Don’t get lost on a Sunday in the Dolomites. That was the simple lesson learned after watching several members of an Alpine rescue team spend their day of rest drinking in a bar. The smashed glasses were worrying enough, but a search party had to scour the area the next day after one inebriated colleague went missing.
He had barely been able to talk when he left the refuge, and was last seen telling his workmates to go on without him, as he was enjoying the scenery. Here’s hoping he found his way to safety because the landscapes in the area are intoxicating enough. But that he could get so thoroughly sozzled at a bar nearly 3000m above sea level, where every path out is potentially treacherous, says plenty about the area.
Italy’s Dolomites are a paradise for hikers who like the comforts of home. There are refuges every few hours on the Scilliar-Catinaccio Loop providing dormitory accommodation for about €20 a night and the meals, by trekking standards, are excellent. There’s no need to carry a sleeping bag because these are supplied to a majority of the huts, meaning that walkers can pack just the basics. While the food is not cheap, it is not nearly as steep as the landscape.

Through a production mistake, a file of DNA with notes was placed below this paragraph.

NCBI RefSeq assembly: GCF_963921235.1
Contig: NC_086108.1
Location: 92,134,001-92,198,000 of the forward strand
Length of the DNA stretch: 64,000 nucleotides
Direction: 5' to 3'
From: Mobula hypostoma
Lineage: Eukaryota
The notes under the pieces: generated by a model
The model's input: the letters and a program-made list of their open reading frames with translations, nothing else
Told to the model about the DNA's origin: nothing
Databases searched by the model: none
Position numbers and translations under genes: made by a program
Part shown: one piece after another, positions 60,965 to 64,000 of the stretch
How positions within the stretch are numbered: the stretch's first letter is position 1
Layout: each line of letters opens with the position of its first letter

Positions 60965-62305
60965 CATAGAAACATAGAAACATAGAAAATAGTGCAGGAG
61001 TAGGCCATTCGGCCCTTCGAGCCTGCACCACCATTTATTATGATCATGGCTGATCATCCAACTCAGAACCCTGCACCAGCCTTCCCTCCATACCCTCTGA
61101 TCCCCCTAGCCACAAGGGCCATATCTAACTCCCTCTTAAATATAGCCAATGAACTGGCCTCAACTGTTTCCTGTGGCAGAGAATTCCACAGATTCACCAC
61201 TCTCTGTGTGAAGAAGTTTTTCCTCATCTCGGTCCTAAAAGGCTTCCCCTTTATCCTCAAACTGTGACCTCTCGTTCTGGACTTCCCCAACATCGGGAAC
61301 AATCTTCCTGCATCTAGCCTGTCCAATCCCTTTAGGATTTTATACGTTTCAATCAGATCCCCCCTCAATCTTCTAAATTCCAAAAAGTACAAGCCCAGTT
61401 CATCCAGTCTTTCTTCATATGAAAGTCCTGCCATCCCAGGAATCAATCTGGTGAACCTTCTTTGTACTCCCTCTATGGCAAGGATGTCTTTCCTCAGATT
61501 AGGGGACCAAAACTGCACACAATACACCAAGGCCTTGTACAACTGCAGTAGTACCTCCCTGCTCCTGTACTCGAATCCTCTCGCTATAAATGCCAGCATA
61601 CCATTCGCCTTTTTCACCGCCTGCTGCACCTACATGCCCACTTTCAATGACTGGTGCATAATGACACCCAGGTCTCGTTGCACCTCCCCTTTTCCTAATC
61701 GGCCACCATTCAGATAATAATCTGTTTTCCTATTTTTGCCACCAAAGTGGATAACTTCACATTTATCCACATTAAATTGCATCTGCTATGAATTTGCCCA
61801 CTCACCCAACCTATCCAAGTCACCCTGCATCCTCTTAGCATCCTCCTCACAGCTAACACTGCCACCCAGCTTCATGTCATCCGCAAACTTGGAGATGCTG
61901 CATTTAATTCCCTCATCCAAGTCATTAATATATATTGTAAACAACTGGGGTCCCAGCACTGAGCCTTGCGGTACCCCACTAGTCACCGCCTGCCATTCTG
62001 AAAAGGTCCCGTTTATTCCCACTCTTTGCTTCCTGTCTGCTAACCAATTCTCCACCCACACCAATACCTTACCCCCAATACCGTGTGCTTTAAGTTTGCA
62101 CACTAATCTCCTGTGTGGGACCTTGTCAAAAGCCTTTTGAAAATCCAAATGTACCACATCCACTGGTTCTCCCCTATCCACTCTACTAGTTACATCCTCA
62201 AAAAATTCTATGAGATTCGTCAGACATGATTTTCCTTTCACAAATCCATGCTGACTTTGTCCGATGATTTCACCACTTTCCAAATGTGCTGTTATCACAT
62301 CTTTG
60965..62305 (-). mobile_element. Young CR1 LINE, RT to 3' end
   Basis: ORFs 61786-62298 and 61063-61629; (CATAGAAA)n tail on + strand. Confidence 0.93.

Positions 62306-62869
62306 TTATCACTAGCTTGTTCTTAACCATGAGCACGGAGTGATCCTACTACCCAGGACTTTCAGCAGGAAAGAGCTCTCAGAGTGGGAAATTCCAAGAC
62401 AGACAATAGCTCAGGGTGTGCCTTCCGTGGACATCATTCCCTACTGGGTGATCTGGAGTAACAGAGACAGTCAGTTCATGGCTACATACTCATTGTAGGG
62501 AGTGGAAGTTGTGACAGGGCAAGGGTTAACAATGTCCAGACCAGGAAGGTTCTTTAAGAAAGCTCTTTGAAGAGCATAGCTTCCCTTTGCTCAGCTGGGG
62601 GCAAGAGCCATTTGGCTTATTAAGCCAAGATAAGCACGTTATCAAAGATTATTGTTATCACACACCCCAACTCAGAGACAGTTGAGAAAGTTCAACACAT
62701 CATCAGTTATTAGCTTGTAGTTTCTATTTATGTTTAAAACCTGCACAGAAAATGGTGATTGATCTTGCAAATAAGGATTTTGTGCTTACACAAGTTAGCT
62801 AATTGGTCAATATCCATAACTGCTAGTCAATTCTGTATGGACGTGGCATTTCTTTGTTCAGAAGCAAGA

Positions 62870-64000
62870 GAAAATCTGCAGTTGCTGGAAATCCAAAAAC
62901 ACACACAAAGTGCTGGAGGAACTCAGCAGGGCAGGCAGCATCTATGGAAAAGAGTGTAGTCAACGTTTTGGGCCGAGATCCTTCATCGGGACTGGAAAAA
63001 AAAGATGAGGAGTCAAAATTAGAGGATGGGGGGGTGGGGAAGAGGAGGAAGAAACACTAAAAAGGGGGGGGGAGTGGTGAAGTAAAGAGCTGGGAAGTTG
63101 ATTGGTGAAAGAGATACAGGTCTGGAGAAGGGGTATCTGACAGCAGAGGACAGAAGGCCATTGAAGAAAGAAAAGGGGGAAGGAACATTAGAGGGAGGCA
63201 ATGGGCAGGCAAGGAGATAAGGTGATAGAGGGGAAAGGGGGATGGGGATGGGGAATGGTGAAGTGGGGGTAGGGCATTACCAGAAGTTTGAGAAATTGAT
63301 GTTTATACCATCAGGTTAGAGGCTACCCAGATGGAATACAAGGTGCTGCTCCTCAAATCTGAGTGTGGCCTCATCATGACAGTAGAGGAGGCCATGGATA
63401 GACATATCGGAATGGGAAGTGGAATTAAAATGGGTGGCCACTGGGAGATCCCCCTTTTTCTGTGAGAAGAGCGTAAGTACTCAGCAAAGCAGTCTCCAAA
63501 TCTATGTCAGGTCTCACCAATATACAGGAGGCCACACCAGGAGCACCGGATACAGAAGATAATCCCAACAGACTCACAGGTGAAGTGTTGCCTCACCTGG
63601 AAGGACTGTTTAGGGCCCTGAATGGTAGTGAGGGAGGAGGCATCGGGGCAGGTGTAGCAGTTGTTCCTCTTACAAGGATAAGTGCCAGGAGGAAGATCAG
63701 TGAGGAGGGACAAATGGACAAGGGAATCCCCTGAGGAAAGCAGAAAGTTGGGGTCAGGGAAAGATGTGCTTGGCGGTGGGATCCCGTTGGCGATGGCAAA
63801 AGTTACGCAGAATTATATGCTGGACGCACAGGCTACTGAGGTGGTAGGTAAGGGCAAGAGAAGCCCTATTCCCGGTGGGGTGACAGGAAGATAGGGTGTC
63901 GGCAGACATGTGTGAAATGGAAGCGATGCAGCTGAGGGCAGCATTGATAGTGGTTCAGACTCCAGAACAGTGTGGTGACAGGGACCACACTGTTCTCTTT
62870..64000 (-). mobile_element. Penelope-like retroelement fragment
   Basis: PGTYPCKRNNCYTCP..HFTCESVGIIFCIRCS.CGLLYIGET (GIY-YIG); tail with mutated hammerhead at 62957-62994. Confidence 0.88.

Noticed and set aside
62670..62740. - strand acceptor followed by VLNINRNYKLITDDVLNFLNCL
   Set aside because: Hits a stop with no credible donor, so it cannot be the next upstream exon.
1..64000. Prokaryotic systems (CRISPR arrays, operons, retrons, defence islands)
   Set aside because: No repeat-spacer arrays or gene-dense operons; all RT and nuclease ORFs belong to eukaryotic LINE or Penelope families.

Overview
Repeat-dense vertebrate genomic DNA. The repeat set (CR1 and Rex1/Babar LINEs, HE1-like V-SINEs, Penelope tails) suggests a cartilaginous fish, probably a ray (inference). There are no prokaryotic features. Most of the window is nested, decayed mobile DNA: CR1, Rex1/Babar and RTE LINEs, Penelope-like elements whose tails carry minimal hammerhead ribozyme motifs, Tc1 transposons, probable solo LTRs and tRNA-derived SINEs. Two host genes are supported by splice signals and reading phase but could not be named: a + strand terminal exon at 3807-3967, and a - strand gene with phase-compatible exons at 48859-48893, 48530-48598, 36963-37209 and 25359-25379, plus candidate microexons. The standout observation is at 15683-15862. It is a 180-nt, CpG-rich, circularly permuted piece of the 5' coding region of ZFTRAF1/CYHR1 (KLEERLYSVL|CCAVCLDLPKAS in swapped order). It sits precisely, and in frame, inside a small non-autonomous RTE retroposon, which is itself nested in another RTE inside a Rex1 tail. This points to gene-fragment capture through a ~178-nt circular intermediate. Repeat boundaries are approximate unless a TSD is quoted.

These factors make a four-day loop, which could be stretched out to a week, of moderate difficulty. The loop can be started from either the north or south sides, with the north entrance starting at Compatsch and a chairlift to the start of the walk.
Walks can start from an afternoon stroll, but it takes half a day to be free of day walkers and into the area proper. There is a constant clunk of cow bells in the lower regions and both the scenery and the locals seem more Austrian than Italian. The sharp peaks are world famous for climbers and adventurous walkers can hire via ferrata equipment for about €3 a day from local equipment shops (via ferrata – the iron way” – is a combination of ladders, metal brackets, footholds and bridges to assist progress in challenging spots).
Walkers needn’t worry about ropes, although the walk up from Rifugio Vajolet to Rifugio Alberto has an iron cord along stretches for added security. Smart cookies can take advantage of the goods cart between the two huts and organise to have it carried up for them.
The basic four-day route is to Rifugio Alpe De Tires on the opening night, reaching Alberto for the second night and Rifugio Antermoia the final night. Hikers should allow about five hours a day for each day on this route but the number of huts keep things flexible. The Kompass 1: 25,000 map No.629 Rosengarten-Catinaccio-Latemar covers the walk.
Beautiful Bolzano is a great base for the trek and hikers would be wise to stock up at its fresh food markets. The town also has an excellent array of outdoor cafés and the combination of German beers and Italian cuisine is a great way to unwind after a hike. Just beware if your drinking buddies happen to include any members of the Alpine rescue team.
The nearest major Italian city to Bolzano is Milan, about three hours by train (€20 one way). Buses run regularly from Bolzano to Castelrotto and then onto Compatsch.